It doesn't stay 100 percent. There are a few very, very tiny things that we tweaked just to make it play better as a movie than as a comic. But it is very, very close to the comic in a majority of ways. We really only made whatever tiny, minor changes we had to make just to adapt it to a movie format better. And I think whatever changes we made were really for the better of the movie. But we didn't go out just to make changes just for the hell of it. It's a pretty close translation from comic to movie.For folks who didn't read the original comic, what's the story about?It's essentially the re-introduction of Supergirl. It's her new origin story after they killed her off the last time [laughs]. They decided, "Hey, let's bring her back." So it's really the origin story of Supergirl and her arrival on Earth and really the dynamic that she brings to the Superman/Batman relationship. And what kind of drama her arrival actually brings because there's Superman - who is so excited to have someone from Krypton, who he's related to, because he's never been able to have anybody that he can really relate to, anywhere on Earth - and then there's Batman, who is much less trusting and kind of looking at her as less of an ally and more of a possible liability and a possible enemy because here is a whole other Superman. But unlike Superman, you're not sure of her morality. You don't know if she's going to be good or she's going to be bad. So that's really what this story centers around is the arrival of another super-powered being and what it could mean for the people of Earth.How big of influence was Michael Turner's art from the original run?Whenever we do one of these movies very closely based on a comic, if it's possible, we do try to use the original artwork as inspiration. We try to design it pretty closely to what the comic was. Some adaptations always have to be made because you can't get as detailed in animation as you can in a comic because ultimately somebody has to draw that thing over and over and the more detail you throw on it the slower it's going to get made. But in "Public Enemies," they adapted the Ed McGuiness style and in this one, we adapted Mike Turner's style and we were constantly looking at the comic for any kind of inspiration. We not only used character drawing style but we also used backgrounds from the comic and color schemes from the comic and we really just tried to make it look like the comic came to life in our movie.To further bring the comic to life, you also brought back fan-favorite voice talent in Kevin Conroy and Tim Daly, but this is not set in DC Animated Universe. Is that confusing for viewers or just for geeks and fanboys like me?I think it can be confusing. People tend to grasp at straws, like it's the same voices so it must be the same universe. I remember on "Wonder Woman," one of the comments that one of the people wrote online - even though there were no voices from any of the previous series in "Wonder Woman" - but one of the comments online was, 'This doesn't make sense because the Justice League would have totally showed up and saved the world before Wonder Woman got there." But it's like, "Justice League isn't in this movie. You don't understand." So I think regardless, if they see a DC movie, it's just assumed that it's in the DC Animated Universe continuity. But we really try to make these things kind of their own. At times we resort to using familiar voices because it's just so much easier. You already know that you're going to get a good performance out of them. Every time we try to cast a new Superman, you try to find the right voice and then once we find the right voice, its' like "OK, this guy's good. Let's ask him to do it." There is no guarantee he's actually going to say yes. And half the time they say, "No, we're too busy," and then we have to go find somebody else and it just gets to be a really big pain in the ass so a lot of the time, we'll go back to our same people, purely to save us a little bit of stress. And in this case, with "Public Enemies" having the same voice cast, and since this is a sequel to it, we figured it wouldn't hurt to just use the same voice cast even though the style is nothing like "Public Enemies." People aren't going to get that just on the visual aspect, so we can at least use the voice aspect to clue people in to the fact these two movies are related. Because a lot of time, we'll use the same voice cast where there is absolutely no relation between the two projects, it's just easier for us to get it done that way.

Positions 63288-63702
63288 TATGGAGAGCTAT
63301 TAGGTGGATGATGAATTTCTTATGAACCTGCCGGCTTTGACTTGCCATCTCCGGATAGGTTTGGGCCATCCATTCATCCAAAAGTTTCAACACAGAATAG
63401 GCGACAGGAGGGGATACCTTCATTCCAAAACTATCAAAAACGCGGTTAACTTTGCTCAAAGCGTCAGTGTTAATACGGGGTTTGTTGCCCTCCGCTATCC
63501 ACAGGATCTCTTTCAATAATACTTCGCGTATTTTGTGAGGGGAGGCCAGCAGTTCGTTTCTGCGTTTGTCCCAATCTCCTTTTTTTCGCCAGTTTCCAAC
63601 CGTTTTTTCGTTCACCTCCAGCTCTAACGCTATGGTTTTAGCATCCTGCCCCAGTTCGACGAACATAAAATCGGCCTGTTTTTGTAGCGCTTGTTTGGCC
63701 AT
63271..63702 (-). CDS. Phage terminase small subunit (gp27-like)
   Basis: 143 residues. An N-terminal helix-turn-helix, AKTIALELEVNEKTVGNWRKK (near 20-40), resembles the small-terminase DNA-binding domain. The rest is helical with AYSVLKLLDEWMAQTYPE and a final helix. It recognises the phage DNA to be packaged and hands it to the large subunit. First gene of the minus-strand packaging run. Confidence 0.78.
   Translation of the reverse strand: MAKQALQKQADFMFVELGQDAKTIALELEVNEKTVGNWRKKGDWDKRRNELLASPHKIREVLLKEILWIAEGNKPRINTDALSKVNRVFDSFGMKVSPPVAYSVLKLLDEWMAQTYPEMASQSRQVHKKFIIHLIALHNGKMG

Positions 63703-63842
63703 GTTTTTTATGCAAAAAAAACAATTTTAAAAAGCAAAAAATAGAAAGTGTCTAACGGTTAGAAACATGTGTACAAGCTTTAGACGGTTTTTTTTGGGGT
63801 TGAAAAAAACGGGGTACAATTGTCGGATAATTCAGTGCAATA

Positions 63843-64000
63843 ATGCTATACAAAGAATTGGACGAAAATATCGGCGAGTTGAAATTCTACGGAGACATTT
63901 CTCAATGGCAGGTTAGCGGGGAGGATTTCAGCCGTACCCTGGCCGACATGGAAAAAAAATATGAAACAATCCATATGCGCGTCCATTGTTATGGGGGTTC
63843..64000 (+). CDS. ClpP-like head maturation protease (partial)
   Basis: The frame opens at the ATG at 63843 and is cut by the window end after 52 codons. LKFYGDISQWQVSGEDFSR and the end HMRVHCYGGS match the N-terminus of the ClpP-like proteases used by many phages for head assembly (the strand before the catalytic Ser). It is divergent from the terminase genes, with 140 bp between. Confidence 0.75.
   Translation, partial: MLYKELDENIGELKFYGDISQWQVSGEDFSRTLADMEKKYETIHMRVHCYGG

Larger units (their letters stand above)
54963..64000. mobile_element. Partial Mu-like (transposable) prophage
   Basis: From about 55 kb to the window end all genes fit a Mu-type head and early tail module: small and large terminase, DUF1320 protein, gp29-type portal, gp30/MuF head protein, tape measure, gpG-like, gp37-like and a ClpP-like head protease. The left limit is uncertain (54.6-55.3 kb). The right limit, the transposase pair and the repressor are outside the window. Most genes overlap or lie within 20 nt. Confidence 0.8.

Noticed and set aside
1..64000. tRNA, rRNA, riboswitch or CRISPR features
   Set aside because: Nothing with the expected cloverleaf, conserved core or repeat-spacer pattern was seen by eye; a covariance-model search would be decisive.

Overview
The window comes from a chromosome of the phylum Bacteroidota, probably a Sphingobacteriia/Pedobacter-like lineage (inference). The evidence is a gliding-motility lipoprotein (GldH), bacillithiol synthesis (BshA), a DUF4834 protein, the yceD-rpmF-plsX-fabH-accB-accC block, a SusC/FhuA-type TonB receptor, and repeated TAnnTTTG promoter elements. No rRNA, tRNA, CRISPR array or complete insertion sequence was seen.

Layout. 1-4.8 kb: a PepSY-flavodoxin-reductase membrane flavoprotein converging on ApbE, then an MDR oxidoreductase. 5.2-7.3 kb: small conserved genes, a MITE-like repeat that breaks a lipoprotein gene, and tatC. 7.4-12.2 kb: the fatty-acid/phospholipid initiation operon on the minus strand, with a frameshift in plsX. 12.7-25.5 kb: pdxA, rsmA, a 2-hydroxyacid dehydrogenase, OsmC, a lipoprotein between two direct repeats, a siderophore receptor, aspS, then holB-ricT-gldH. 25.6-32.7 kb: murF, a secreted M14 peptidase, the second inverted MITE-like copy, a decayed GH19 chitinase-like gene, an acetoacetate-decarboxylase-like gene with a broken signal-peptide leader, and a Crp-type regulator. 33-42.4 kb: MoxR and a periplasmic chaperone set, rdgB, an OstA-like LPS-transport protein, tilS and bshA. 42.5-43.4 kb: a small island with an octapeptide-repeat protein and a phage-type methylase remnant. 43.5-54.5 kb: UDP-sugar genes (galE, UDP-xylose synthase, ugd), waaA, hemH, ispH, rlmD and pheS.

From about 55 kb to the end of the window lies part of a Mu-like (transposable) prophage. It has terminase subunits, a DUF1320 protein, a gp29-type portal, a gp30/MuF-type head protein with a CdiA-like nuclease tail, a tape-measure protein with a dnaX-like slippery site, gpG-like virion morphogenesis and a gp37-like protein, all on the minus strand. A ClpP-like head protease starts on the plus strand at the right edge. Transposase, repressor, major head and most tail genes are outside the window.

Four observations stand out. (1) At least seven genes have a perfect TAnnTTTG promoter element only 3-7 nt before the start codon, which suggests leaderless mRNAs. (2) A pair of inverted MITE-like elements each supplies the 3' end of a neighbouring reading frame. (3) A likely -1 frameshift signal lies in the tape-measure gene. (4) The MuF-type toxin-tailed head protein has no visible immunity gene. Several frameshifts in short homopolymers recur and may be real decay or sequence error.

He was awesome. I was familiar with him from a number of different projects but I can never place what projects he's in. I know his face and he's so familiar but I think the last thing I remember him from is "The Mist" and I loved that movie, so I was like, "Oh, sweet. We get Andre Braugher." And he's just a really talented actor whether he's on camera or just doing the voiceover, he's got enough talent to do it right.Are there any plans to do "Superman/Batman: Absolute Power" next?I honestly don't know. I wouldn't be surprised if they did because it's "Batman/Superman." Anytime you put Batman and Superman together, it sells pretty well [laughs]. And being that they are all about doing Batman or Superman, I'm sure they will eventually do another "Superman/Batman." I don't think there is a script in the works right now, but I definitely would not be surprised if it did come in the next year or two.

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Tags: dc comics, superman, supergirl, batman, warner bros animation, kevin conroy, jeph loeb, green lantern, michael turner, darkseid, batman year one, superman/batman, tim daly, warner premiere, lauren montgomery, apocalypsye, public enemies, emerald knig